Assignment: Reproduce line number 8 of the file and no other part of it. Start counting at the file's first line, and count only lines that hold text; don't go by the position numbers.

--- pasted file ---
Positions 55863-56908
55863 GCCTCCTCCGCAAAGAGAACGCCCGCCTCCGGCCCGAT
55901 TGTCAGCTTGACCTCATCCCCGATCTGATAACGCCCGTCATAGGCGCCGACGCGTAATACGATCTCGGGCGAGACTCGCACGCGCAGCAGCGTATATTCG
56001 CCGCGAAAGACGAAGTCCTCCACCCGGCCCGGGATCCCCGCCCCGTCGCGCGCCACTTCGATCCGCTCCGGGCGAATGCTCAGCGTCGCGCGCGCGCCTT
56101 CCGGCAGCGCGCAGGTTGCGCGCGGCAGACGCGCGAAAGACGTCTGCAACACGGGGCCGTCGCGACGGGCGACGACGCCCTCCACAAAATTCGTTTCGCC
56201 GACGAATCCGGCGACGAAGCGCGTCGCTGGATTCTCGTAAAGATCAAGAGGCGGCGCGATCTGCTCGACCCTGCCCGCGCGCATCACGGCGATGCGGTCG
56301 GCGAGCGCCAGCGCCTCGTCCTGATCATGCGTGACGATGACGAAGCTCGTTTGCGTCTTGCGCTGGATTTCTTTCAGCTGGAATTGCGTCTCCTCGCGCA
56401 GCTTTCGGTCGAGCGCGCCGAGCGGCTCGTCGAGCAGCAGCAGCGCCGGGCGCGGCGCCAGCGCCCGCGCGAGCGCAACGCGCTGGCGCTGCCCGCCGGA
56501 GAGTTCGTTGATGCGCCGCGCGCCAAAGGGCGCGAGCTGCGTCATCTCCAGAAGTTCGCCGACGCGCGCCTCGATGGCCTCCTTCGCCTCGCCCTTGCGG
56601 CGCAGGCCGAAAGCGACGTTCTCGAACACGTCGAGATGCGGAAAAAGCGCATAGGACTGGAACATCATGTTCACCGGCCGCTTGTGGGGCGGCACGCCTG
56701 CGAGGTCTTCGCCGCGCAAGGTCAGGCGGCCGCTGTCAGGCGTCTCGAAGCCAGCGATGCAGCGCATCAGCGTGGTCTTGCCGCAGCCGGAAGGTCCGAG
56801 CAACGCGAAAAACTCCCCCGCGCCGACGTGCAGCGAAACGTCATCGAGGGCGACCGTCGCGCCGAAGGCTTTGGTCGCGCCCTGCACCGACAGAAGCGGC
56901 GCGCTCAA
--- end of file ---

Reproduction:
56401 GCTTTCGGTCGAGCGCGCCGAGCGGCTCGTCGAGCAGCAGCAGCGCCGGGCGCGGCGCCAGCGCCCGCGCGAGCGCAACGCGCTGGCGCTGCCCGCCGGA